Review: ‘Flash Gordon’ #1
Full disclosure: I had edited a [[[Flash Gordon]]] comics series at one point in my life. It was the third greatest nightmare in my professional life. Not the part about working with the talented and understanding Dan Jurgens; Dan’s a class act and a fine storyteller. No, working with King Features Syndicate was akin to Sisyphus’s task, except the big rock was a huge boulder of shit and pushing it up that mountain happened in the dead of the hottest summer in the innermost circle of hell. And I’ve lightened up on this over the years, too. And so, on with the show.
There may be no greater icon in comic strip history than Flash Gordon. Sorry, [[[Buck Rogers]]]. You came first but Flash had better art and story, and a much, much better villain. Creator/artist Alex Raymond is generally regarded as the greatest craftsman in the field; so great, in fact, that after Dave Sim recovered from producing 300 consecutive issues of [[[Cerebus]]], he started up on a series called [[[Glamourpuss]]] that, oddly, is all about Raymond’s work.
Flash was the subject of what is also generally regarding as the three greatest movie serials ever made due, in no small part, to the performance of actor Charles Middleton as Ming The Merciless. And he had all the other media tie-ins: a radio series starring Gale Gordon (yep; Lucille Ball’s foil), a teevee series staring future Doc Savage model Steve Holland and a teevee series on Sci-Fi last year that was completely unwatchable, various animated series, a movie feature and another one in pre-production and numerous comic books by people including Archie Goodwin, Al Williamson, Reed Crandall, and Wally Wood, and licensed items. When Raymond went off to war, he was replaced by a series of artists nearly equal to him in talent: Austin Briggs, Mac Raboy (my favorite), and Dan Barry.
There’s a reason why Flash Gordon attracted such top-rank talent. Sadly, that’s also the same reason why Flash Gordon is an icon and no longer active in our contemporary entertainment: nostalgia. Flash Gordon was a product of his times, a wondrous visionary made irrelevant by real-life heroes such as Laika the dog, the first living being to orbit the Earth, and Yuri Gagaran, the first human being to orbit the Earth. Only Yuri returned alive, but I digress.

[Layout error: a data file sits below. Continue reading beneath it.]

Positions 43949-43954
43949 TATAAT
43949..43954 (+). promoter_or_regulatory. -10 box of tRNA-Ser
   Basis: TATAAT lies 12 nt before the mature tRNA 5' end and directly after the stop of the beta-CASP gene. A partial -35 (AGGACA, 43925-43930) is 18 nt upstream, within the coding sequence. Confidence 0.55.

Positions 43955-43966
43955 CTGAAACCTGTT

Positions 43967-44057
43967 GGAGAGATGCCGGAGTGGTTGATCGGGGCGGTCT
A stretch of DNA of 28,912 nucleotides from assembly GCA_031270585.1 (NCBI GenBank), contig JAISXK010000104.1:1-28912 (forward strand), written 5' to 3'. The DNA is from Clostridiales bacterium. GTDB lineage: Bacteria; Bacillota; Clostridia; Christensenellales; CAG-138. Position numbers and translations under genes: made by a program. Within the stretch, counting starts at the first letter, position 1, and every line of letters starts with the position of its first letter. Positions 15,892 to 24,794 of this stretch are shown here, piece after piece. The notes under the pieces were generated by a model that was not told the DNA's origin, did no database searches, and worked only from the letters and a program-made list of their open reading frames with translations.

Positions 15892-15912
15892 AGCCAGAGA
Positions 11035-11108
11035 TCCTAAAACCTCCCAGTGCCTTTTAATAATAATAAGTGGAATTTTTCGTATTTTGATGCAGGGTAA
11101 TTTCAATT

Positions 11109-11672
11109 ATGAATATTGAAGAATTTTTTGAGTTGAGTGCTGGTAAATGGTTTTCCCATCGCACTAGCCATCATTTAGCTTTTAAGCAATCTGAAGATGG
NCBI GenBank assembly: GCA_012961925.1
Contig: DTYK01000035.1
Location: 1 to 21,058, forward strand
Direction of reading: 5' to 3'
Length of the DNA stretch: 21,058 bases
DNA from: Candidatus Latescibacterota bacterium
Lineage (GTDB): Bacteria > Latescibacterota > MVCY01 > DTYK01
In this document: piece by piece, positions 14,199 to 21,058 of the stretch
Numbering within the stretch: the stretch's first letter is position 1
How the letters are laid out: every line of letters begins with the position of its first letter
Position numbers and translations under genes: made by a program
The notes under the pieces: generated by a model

Science fiction was rocked to its core. It took talent like Harlan Ellison, Michael Moorcock, and Gene Roddenberry to re-purpose the genre, to focus more on the social aspects of the genre and extend those concepts out into the future. If you’re going to make Flash Gordon work in the 21st century – or the last four decades of the 20th, for that matter, you’ve got to distill the concept down to its essence and rebuild according to the mentality of our time.
Writer / Publisher Brendan Deneen, and artist Paul Green, aided by co-publisher Richard Emms and the gifted J.M. DeMatteis making his professional debut as editor-in-chief, managed to do just that. Their Flash Gordon #1, by Ardden Entertainment, is very much a product of our times.
The most obvious difference is Green’s art style. This ain’t your great-grandfather’s Flash Gordon. Every expression, every pose, every exaggeration screams “2008.” If you can’t deal with that, give the book a pass and waddle back to the rest home. He’s a good storyteller, and while I could do with a bit less posing, hey, it’s the first issue.
As for the concept, well, Zarkov is still the independent genius tinged with madness and Flash is still the Olympian athlete, but now he’s also a history professor at Yale. He obviously got his muscles after Image Comics bought out the Charles Atlas company.
Dale, who adorns one of the covers in one of those “young Sarah Palin on Cinemax” poses, is a CIA agent on the trail of her friend and former collaborator Dr. Zarkov. As it turns out, there’s a lot more to the CIA than Dale realized.
Here’s what I like best about the first issue, and it’s a little bit of a spoiler. Sort of. Ready? Ming is not pulled out of the hat on the last page of the story. Avoiding that cliché must have taken great effort.
It’s an interesting and very worthy start. I’ll be following the new Flash Gordon series to see how it develops.
Speaking of the serials, look for a review of The Flash Gordon Serials, 1936-1940: A Heavily Illustrated Guide on Monday.